Urgent and ongoing need- looking for therapist in touch with social justice issues; who sees connections among attachment issues, trauma, child abuse, domestic violence, self-esteem, personality disorders, relationship/intimacy problems, and other therapeutic issues AND the violence against black people, people of color, women, LGBTQ people, and institutionalized oppression.
Need for therapist who will confront the client’s prejudices, entitlement, and privilege that accepts and justifies denial of human rights of a child, a woman, a black jogger, birdwatcher, or individual, or any person somehow different from oneself. Requiring someone able to deal with client’s anxiety, fear, depression, loss, and pain so that a projective process entitling the violation of some other’s civil and human rights is not validated… and be stopped and diverted to positive personal, family, community, national, and global fulfillment.
Seeking therapist who is not silent when the client speaks self-righteous discriminatory prejudiced animosity and hatred towards other human beings- be it their spouse, child, work colleague, neighbor, or “them.” Looking for therapist willing to explore the deep psychological, emotional, cultural, family-or-origin and other models of self-esteem, individual and group identity, and empowerment (or lack of) that are the roots of intrapersonal and interpersonal intimacy and health AND of belonging and alienation in the family, the neighborhood, the community, country, and globally.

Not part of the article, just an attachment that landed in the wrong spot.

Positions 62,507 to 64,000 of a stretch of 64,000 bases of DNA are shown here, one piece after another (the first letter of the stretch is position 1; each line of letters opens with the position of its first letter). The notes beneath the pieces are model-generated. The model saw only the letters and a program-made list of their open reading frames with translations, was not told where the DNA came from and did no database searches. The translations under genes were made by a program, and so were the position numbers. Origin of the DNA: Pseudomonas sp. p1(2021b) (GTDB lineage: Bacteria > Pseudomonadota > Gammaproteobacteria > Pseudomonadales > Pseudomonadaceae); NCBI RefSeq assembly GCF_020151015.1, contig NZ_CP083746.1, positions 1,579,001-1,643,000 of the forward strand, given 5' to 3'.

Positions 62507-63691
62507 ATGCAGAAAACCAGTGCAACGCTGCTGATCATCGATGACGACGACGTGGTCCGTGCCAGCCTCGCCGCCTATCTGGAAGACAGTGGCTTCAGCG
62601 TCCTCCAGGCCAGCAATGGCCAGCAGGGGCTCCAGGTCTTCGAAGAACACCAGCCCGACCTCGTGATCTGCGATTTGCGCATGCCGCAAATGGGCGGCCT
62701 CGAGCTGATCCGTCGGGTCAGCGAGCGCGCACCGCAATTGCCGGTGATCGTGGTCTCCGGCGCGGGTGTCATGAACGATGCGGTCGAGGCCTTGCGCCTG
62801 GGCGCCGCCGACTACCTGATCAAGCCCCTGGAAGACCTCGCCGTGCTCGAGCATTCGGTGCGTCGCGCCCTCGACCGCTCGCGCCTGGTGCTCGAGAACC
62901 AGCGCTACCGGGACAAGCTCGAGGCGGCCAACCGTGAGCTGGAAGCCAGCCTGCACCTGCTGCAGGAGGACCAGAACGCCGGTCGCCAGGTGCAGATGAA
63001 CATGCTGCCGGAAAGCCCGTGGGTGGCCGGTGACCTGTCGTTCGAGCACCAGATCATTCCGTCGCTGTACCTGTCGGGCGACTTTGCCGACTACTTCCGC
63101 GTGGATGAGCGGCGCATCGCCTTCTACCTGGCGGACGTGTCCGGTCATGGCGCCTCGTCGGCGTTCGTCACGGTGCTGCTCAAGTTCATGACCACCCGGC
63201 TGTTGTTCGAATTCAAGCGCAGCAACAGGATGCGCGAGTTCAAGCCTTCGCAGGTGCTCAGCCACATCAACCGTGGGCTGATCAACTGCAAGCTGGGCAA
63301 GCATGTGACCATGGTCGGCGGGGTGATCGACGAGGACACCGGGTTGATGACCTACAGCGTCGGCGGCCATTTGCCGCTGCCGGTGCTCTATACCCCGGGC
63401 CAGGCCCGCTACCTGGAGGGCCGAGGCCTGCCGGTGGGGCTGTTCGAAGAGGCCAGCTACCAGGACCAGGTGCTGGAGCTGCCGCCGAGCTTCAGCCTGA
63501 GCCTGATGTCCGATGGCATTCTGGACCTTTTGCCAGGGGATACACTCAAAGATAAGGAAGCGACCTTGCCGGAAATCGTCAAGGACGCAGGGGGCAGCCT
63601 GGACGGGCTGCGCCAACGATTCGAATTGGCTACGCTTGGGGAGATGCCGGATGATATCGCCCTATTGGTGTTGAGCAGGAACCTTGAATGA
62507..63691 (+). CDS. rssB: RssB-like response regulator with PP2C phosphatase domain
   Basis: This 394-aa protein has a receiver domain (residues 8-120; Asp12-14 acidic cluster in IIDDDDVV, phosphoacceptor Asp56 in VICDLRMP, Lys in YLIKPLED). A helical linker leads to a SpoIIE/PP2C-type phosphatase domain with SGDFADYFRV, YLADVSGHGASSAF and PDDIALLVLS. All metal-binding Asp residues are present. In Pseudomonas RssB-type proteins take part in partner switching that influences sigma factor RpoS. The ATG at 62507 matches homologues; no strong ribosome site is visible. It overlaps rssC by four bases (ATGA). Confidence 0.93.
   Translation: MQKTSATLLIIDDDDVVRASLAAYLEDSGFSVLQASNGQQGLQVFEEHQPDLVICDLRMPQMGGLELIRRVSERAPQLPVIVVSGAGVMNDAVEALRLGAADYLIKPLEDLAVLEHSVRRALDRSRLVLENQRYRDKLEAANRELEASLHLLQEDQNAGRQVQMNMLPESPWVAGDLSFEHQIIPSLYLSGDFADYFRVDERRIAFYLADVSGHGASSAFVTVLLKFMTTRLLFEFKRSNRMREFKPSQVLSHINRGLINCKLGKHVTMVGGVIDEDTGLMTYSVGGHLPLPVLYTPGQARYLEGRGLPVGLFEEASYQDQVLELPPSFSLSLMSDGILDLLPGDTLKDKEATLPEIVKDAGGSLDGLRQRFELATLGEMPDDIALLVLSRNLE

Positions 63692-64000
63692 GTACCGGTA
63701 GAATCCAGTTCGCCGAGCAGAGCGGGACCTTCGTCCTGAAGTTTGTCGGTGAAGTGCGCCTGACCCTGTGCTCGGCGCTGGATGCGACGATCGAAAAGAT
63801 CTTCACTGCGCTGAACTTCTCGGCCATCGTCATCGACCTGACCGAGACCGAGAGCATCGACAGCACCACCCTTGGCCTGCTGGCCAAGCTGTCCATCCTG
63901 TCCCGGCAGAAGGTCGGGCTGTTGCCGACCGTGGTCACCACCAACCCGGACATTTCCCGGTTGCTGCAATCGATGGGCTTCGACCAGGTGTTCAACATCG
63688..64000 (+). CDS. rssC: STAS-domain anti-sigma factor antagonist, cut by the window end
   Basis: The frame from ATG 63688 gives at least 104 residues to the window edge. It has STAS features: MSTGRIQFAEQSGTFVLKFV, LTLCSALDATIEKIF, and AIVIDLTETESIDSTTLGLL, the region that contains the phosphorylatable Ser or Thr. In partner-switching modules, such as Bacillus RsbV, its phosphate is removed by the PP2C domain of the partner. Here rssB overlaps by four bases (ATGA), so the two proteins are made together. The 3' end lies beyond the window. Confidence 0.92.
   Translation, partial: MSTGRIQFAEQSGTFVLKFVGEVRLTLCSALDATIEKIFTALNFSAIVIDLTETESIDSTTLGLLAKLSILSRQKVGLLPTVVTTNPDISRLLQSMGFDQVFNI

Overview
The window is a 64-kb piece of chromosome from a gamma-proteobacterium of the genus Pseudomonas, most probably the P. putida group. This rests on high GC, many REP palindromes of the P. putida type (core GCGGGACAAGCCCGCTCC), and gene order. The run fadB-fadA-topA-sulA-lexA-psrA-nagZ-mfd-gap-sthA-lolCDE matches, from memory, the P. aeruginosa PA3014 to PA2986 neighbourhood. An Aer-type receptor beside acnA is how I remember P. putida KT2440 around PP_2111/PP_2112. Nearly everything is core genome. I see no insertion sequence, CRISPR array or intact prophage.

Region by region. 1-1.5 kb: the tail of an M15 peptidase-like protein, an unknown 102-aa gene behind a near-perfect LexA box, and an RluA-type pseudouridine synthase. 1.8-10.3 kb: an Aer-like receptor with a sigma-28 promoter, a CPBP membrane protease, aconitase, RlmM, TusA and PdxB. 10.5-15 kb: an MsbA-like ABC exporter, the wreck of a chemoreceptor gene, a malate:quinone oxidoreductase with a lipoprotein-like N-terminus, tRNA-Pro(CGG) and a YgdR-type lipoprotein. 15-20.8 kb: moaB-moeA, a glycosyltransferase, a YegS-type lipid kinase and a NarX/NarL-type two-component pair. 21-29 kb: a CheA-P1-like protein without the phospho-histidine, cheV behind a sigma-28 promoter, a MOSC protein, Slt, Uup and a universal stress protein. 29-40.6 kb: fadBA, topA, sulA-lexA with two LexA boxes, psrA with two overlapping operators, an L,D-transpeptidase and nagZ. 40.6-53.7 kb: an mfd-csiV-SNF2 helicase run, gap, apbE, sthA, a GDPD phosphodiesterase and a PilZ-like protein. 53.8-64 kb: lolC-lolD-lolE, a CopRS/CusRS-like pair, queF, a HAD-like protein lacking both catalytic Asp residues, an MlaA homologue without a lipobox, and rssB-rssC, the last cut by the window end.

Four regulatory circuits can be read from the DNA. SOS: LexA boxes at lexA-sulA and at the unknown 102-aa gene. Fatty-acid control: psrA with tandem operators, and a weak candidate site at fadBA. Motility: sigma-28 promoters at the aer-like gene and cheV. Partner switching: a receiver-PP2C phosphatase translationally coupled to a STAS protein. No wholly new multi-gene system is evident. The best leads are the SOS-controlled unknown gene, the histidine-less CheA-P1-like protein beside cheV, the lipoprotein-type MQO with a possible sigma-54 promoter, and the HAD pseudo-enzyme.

Location: in your office, in our communities.
Fee: our souls and our future.
I write this knowing that some of you will find it (me) annoying and intrusive… or self-righteous. That we as therapists do therapy, and that politics should be left out of it. However, I got into social or human services, originally as a teacher and then as a therapist because of deeply caring about social justice. I hope you will see the connections and see our roles in the greater process.
I write to those of you who are deeply saddened, hurt, and angry about the death of George Floyd. We also know that his death is known and protested because it was recorded due to modern technology (cellphones) and thus made public. We know that such violence against black men and others deemed different and dangerous by some has happened countless times in American history- often hidden and unrecorded. I am Chinese-American from immigrant parents and married to a Japanese-American woman whose parents, aunts and uncles, and grandparents were incarcerated in desert prisons behind barbed wire during WWII for not being somehow American enough- specifically, not white. Verbal and physical assaults against Asian-Americans and others have increased during the COVID-19 pandemic due to racist propaganda. At 66 years old, I now have to watch for potential assault and insult as I walk in my neighborhood. How many other people of whatever deemed as different live w/o the privilege of assuming American promised civil and human rights? Women, refugees, LGBTQ individuals… the list is extensive.
Lynching is a historical term that remains apt today. We’ve witnessed many accounts in the past decade of unjustified violence and killings. We’ve also witnessed in the microcosm of the therapy room (now online primarily) emotional and psychological violence among family members and between couples; heard people spout their prejudices, animosities, hatred, resentment, and grievances against others- against “them;” heard wishful vengeful thinking about “getting” them; support for and admiration of racist, sexist, homophobic, and xenophobic demagogues; and traumatized, narcissistic, paranoid, and other wounded persons prone to violence, from emotional/verbal to economic/academic to physical assault.
What’s our role? I believe we have a role- a vital role. Silence gives permission. Please do not give permission as a therapist and as a citizen. How you do so individually, morally, clinically, ethically, professionally, in the community, and nationally/globally is a complex discussion. But do something.